Archive for the ‘Narrative Voice’ Category

re: How Reading John Green Can Help Your Dialogue

posted 8/30/13

Dear Editor…

I’m really struggling with writing dialogue that sounds like real people talking. Can you throw a struggling writer a tip?

Thanks,
Tongue-Tied

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re: Resources for Richer Characters, Plots, Voice, Dialogue

posted 7/10/13

Dear Readers…

Two things floated to the top of the Internet this week that you might find useful for beefing up characters, plot, voice, and dialogue, so The Editor is featuring them today: “Deborah Halverson on Why Perfectly Nice People Make Perfect Bad Guys” and The Editor’s FREE webinar “Four Fixes for a ‘Flat’ Story”. Read on for descriptions and links…

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Re: What’s the Right Style for a Crossover Novel?

posted 12/14/11

Dear Editor…

I am attempting my first manuscript aimed at 18 to 30 year olds; is there a particular writing style I should look at, or can I blend young adult fiction with adult fiction to make it work?

Sincerely,
Alana

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re: Writing YA Historical Fiction with a Reflective Adult Narrator

posted 11/2/11

Dear Editor…

I am in a quandary about a historical novel I’ve started. I want to show how one woman was captured by the Shawnee, rescued, and married her rescuer. But I also want to show how another woman has a burden for her brother and the fate of her tribe at that time. Ultimately I imagine the women meeting again 20 years later. I feel there are 2 ways of life to show. Is it best to write about them from an older age looking back or to take them from youth when one was captured at 14 and the other was about 20? I am old (75) and wonder if I will be able to capture their young voices and feelings.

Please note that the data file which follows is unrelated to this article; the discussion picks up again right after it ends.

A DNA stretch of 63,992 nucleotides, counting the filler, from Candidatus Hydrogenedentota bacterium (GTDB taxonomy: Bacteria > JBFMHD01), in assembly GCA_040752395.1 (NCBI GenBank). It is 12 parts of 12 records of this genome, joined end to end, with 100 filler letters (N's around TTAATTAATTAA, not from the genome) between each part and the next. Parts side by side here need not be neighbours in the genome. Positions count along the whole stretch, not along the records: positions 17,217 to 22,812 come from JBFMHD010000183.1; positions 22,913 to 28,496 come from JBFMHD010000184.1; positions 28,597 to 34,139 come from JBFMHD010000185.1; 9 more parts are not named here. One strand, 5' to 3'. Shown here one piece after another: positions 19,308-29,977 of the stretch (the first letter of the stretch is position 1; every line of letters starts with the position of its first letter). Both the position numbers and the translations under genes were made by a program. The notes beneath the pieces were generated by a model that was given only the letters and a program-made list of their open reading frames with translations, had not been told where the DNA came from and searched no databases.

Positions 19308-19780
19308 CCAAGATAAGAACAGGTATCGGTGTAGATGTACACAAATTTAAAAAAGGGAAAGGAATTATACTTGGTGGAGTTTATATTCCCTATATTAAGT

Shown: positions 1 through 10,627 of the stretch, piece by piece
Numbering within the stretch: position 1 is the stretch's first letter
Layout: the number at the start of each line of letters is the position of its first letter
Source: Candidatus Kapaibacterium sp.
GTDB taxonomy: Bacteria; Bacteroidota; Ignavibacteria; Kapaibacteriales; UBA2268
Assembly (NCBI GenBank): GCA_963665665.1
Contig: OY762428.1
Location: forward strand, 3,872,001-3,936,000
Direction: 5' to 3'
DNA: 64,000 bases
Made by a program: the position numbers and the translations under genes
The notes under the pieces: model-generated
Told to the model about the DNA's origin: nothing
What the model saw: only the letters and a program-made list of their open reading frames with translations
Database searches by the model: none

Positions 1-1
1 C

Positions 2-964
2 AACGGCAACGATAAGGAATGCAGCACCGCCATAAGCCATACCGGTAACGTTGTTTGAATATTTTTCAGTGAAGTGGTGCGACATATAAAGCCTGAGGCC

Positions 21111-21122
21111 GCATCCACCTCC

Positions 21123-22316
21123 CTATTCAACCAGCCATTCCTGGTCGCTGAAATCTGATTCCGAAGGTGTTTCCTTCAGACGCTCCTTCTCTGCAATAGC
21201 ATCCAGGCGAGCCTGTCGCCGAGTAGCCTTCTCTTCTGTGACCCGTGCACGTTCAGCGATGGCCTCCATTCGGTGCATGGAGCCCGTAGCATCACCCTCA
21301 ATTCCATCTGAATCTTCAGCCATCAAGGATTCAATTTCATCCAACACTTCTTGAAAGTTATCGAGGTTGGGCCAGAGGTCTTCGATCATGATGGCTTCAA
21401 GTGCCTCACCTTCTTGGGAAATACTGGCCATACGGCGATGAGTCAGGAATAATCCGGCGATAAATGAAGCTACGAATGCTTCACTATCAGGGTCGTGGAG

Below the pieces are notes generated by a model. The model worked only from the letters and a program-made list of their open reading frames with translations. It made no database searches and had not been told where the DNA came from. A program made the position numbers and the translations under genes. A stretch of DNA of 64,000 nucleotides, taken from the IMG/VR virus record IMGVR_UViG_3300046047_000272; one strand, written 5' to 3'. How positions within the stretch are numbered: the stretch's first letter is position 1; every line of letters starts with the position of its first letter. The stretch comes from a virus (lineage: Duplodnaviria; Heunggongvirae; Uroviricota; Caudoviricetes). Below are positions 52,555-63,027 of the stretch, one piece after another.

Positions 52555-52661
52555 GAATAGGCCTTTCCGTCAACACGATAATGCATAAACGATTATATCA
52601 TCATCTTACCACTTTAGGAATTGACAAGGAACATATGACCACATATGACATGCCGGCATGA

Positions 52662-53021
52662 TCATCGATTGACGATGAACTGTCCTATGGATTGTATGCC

—Jane

 

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re: Forcing Readers to Read It Your Way

posted 10/31/11

Dear Editor…

To me the use of ellipses, em dashes, and the use of italics to emphasis specific words are very much a part of both the author’s voice but more importantly the character’s voice. Some critiquers have said nothing about the amount of each of these included in my story, while others have had a fit. I want to say, “Have you talked with any teenagers recently, especially teen girls?” My female main character’s POV includes many more these style type things than does the male character’s POV. It’s part of what’s different about their voice.

Would LOVE your take on this,
Beth

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re: Is Your Internal Dialogue Telling You Something?

posted 10/10/11

Dear Editor…

I’m writing a young adult novel in first person that alternates between the 2 main characters’ POV. I’m getting conflicting advice from critiquers about the use of internal dialogue—those not very into YA fiction say I have too much; those accustomed to YA fiction don’t comment on the internal thoughts OR say I need more! Is it a genre thing?

Sincerely,
Beth

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re: Bildungsroman v. Coming-of-Age Novels

posted 7/12/11

Dear Editor…

It seems that a number of fairytales and fantasy stories are bildungsroman—the protagonist either grows to adulthood, or is an older teenager (Harry Potter, Lord of the Rings, the Princess Bride, etc.). Would these stories be considered for adults or children?

Sincerely,

Lucy

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re: Trash It or Tweak It?

posted 6/1/11

Dear Editor…

I have been sending out my middle grade fantasy. I was writing to my 8-year-old but the 2 rejections I received speak about voice. I myself am moved by the voice in children’s books and can certainly attain A GOOD voice in a new book, but should I throw this one away? Believe the two rejections?

Sincerely,

Gemini

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re: Youth Is in the Details

posted 3/14/11

Dear Editor…

I’ve received some rejections for my middle grade manuscript. One agent said my voice is not “as kid-friendly as it could be.” Do you have ideas for addressing that?

Sincerely,

R.

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re: Integrating the POV and Narrative

posted 11/15/10

Dear Editor…

Please explain this comment from an agent on my midgrade historical fiction ms told in first person: “your POV and narrative are not integrated enough.”

Thank you,

Carrie

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